WENT TO POTTERS FIELD: AN AGED FRENCHMAN’S APPEAL FOR HIS DEAD FRIEND UNHEADED
New York Times, August 7, 1887, p.9
In 1897 the New York Times reported – in fairly melodramatic language, at least by today’s standards – the strange case of Jean Durand, 100, who died at, 9 Frankfort Street, the home of his friend “an old Frenchman' (the 1880 census suggests he was about 47) François Besanceney, who worked as a waiter. Durand was believed to have $2,000 in a bank account, which he had formerly kept about his person, when he died. The account, however, could not be found by Besanceney, nor by Durand’s wife, Mrs. Durand, 45 (no first name given). So, in the absence of any funds, Durand was buried in Potter’s Field, along with several other paupers. To add to the plot, when he died, Durand was awaiting a fortune of some 1 million francs, being to sent to him by a relative in Bordeaux: the missing $2,000 was the first installment, to tide him over.
According to Mrs. Durand, Jean had been rich, but was too generous, and had given all his money away. “ “[…] poor Jean will be buried at 1 o’clock today.” […] The woman looked at the mantelpiece. It was just 1 o’clock. As she saw this she burst into loud grief and refused to be comforted.”
Assistant Keeper Fogerty, of the morgue, said [...] that he buried Jean Durand yesterday in Potter’s Field, with 12 or 13 other men. [..] “all he possessed in the word were two gold studs, and they were interred with him. I thought it very strange that a man like that should be buried in a trench. If Mrs. Durand manages to get money she can have possession of her husband’s body, though that will a difficult undertaking during the Summer. She will have to pay for a metallic air-tight coffin. If, however, she waits until November no metallic coffin will be necessary.”
TOOK HIS OWN LIFE WITH CARE: JACOB REIGER BLOWS HIMSELF INTO THE NEXT WORLD WITH A SHOTGUN
The Daily Graphic, March 7, 1887, p.8
The 1890 census was, for the most part, lost in a fire in 1921. City directories and newspapers help as surrogates sources for information lost in that fire. The 1880 census describes a family resident at No. 9, the Reiger family; head one Jacob Reiger, 55, a shoe maker, born in Wurtenburg, Germany. He lives with his wife, Mary, 48, two daughters, Lizzie, 14, and Emma, 9, and boarder Louis Shalk, 26, who will become his son-in-law.
By 1887 Mary is dead, and Jacob’s daughters have married and left home. Reiger was distraught over his wife’s death, a few weeks prior, and his business was doing poorly. He had been talking about killing himself, and did just that on March 6th, using a shotgun and some string to shoot himself in the abdomen. According to The Daily Graphic, the shot killed Reiger immediately. The bar keep of the saloon at the front of the building, Charles Nolte, came running as soon as he heard the gun go off. Nolte found the deceased shoemaker, and a suicide note:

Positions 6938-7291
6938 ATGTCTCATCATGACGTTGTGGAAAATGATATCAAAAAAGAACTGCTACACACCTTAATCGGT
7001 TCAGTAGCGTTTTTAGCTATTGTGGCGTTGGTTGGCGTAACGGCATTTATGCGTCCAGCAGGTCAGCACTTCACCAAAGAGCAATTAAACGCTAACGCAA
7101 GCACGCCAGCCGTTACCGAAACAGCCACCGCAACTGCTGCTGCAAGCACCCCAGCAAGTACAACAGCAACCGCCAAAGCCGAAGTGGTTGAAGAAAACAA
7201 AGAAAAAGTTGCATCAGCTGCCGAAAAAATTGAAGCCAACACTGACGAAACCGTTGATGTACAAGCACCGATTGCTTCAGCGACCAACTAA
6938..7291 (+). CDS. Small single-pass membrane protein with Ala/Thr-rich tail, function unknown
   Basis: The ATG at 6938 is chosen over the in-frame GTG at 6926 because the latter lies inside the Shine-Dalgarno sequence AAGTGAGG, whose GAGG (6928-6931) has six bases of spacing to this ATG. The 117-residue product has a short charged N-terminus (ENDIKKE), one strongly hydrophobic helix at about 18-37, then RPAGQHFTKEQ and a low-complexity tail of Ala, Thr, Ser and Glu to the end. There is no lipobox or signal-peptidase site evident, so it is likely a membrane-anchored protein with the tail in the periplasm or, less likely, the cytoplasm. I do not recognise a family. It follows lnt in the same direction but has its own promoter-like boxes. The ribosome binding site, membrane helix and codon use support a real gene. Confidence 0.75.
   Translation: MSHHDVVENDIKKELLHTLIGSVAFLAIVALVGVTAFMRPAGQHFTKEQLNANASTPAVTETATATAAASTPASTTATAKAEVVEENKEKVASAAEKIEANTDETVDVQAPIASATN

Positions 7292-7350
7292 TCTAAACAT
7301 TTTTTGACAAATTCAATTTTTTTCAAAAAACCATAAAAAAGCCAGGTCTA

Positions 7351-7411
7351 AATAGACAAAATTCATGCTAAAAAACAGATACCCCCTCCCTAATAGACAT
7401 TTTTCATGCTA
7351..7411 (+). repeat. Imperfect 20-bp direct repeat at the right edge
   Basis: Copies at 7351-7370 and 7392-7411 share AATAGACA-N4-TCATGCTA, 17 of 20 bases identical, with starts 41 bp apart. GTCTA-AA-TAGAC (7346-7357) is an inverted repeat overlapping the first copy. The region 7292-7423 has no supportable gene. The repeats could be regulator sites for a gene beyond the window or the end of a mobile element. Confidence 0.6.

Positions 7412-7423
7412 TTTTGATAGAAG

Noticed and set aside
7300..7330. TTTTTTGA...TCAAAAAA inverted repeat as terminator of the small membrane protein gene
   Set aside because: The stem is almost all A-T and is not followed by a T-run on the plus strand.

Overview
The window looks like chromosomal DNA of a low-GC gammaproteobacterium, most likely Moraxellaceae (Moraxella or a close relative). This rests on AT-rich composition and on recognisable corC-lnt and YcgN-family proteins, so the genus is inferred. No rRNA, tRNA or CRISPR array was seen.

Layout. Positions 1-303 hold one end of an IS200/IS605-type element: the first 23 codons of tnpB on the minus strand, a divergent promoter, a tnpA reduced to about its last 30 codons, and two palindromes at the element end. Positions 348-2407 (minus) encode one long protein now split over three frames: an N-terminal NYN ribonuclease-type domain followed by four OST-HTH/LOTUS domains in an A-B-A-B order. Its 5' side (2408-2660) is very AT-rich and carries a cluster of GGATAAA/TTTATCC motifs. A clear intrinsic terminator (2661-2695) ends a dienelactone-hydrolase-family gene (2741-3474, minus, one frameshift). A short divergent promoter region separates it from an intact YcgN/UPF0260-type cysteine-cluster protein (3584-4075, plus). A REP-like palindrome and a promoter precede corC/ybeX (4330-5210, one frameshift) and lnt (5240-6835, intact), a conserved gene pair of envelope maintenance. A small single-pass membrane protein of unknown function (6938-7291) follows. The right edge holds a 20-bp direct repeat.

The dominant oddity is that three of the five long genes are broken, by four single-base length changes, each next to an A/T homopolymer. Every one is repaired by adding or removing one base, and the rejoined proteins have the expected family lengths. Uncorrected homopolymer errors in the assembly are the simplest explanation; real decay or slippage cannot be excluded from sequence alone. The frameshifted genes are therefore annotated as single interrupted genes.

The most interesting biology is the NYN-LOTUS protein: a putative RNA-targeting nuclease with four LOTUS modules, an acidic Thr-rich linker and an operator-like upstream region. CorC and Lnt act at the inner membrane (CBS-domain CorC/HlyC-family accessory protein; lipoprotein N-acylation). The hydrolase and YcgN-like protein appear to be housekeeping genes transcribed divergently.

I, Jacob Reiger, born July 23, 1821, herewith bid farewell to all my acquaintances and friends. Through me no more trouble will be caused. I wish you all luck.
Also, to you who live in a land faraway, I bid you farewell. You have driven me to this death.
No goodbye to his daughters, some lingering animosity with overseas family, and a tragic tale. For the genealogist, a birth and death date derived from a newspaper report and a suicide note, and for the building researcher, information about a beer saloon at No. 9, and the name of the saloon keeper. Researchers take their data where they can find it, though fact checking is recommended. See also…
ALL FOR LOVE
Daily Graphic, June 10, 1874, p.7.
Adolph Boger, twenty-seven years of age, who lived at No. 9, a porter with Pekhard & Anderson, spurned in love, hung himself in the basement of his employer, at 75 Gold Street.
BULLIED BY A DRUNKEN POLICEMAN: OFFICER AYNES CREATES A DISTURBANCE AT No.9 FRANKFORT-ST., AND IS REPORTED TO HEADQUEARTERS
New York Tribune, March 30, 1895, p.10
The Pewter Mug was a tavern that stood at No. 7 Frankfort for a number of years in the 19th century, next door to the Tammany Hotel, nee Hall. Aaron Burr reputedly lived there (though he isn’t listed in any city directory). It might be imagined that the tavern was frequented over the years by a succession of politicos, hotel guests, and journalists. The 1880 census and various newspaper articles suggest that No. 9 was also, at least for a time, the site of a tavern or hotel of some kind. In that census, Edward Miller, 67, hotel keeper, and his wife Catherine, 47, share their home with 12 boarders, and three other families. Either No. 9 was also a tavern / hotel, or the Miller’s kept a very busy house!
What is certain is that by 1893 No. 9, lot 5, block 102, was no longer two buildings, but one, a two story building, and the site of a restaurant that, according to classified advertisements in newspapers of the period, went by the name of Hoenaok’s, aka the [New]Pewter Mug.